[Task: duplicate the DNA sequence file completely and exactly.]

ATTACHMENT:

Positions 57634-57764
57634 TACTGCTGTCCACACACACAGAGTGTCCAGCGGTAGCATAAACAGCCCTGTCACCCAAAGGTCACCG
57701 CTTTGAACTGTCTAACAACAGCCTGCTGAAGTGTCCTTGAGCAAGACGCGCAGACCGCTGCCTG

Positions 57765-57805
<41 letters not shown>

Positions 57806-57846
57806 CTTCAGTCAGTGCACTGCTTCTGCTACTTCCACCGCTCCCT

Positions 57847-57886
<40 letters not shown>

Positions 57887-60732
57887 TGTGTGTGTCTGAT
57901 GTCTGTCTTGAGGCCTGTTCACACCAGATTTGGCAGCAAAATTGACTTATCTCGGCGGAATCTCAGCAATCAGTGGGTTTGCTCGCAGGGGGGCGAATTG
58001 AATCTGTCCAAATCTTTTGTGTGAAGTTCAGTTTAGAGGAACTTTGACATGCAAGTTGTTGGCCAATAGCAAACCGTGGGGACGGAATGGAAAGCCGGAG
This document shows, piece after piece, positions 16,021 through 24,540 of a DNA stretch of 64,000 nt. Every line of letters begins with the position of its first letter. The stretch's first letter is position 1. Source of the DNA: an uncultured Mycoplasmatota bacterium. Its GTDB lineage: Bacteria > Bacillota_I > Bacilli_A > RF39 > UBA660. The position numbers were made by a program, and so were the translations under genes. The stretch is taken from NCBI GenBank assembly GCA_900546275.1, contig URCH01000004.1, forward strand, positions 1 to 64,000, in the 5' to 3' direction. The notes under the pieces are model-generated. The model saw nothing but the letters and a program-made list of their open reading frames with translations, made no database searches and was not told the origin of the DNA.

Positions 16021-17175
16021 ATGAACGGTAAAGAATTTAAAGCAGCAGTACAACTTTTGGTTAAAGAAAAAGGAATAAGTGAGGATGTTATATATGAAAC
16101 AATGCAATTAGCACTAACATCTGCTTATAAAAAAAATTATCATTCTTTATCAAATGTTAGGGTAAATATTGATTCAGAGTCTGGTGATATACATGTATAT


Positions 57634-57764
57634 TACTGCTGTCCACACACACAGAGTGTCCAGCGGTAGCATAAACAGCCCTGTCACCCAAAGGTCACCG
57701 CTTTGAACTGTCTAACAACAGCCTGCTGAAGTGTCCTTGAGCAAGACGCGCAGACCGCTGCCTG

Positions 57765-57805
<41 letters not shown>

Positions 57806-57846
57806 CTTCAGTCAGTGCACTGCTTCTGCTACTTCCACCGCTCCCT

Positions 57847-57886
<40 letters not shown>

Positions 57887-60732
57887 TGTGTGTGTCTGAT
57901 GTCTGTCTTGAGGCCTGTTCACACCAGATTTGGCAGCAAAATTGACTTATCTCGGCGGAATCTCAGCAATCAGTGGGTTTGCTCGCAGGGGGGCGAATTG
58001 AATCTGTCCAAATCTTTTGTGTGAAGTTCAGTTTAGAGGAACTTTGACATGCAAGTTGTTGGCCAATAGCAAACCGTGGGGACGGAATGGAAAGCCGGAG
This document shows, piece after piece, positions 16,021 through 24,540 of a DNA stretch of 64,000 nt. Every line of letters begins with the position of its first letter. The stretch's first letter is position 1. Source of the DNA: an uncultured Mycoplasmatota bacterium. Its GTDB lineage: Bacteria > Bacillota_I > Bacilli_A > RF39 > UBA660. The position numbers were made by a program, and so were the translations under genes. The stretch is taken from NCBI GenBank assembly GCA_900546275.1, contig URCH01000004.1, forward strand, positions 1 to 64,000, in the 5' to 3' direction. The notes under the pieces are model-generated. The model saw nothing but the letters and a program-made list of their open reading frames with translations, made no database searches and was not told the origin of the DNA.

Positions 16021-17175
16021 ATGAACGGTAAAGAATTTAAAGCAGCAGTACAACTTTTGGTTAAAGAAAAAGGAATAAGTGAGGATGTTATATATGAAAC
16101 AATGCAATTAGCACTAACATCTGCTTATAAAAAAAATTATCATTCTTTATCAAATGTTAGGGTAAATATTGATTCAGAGTCTGGTGATATACATGTATAT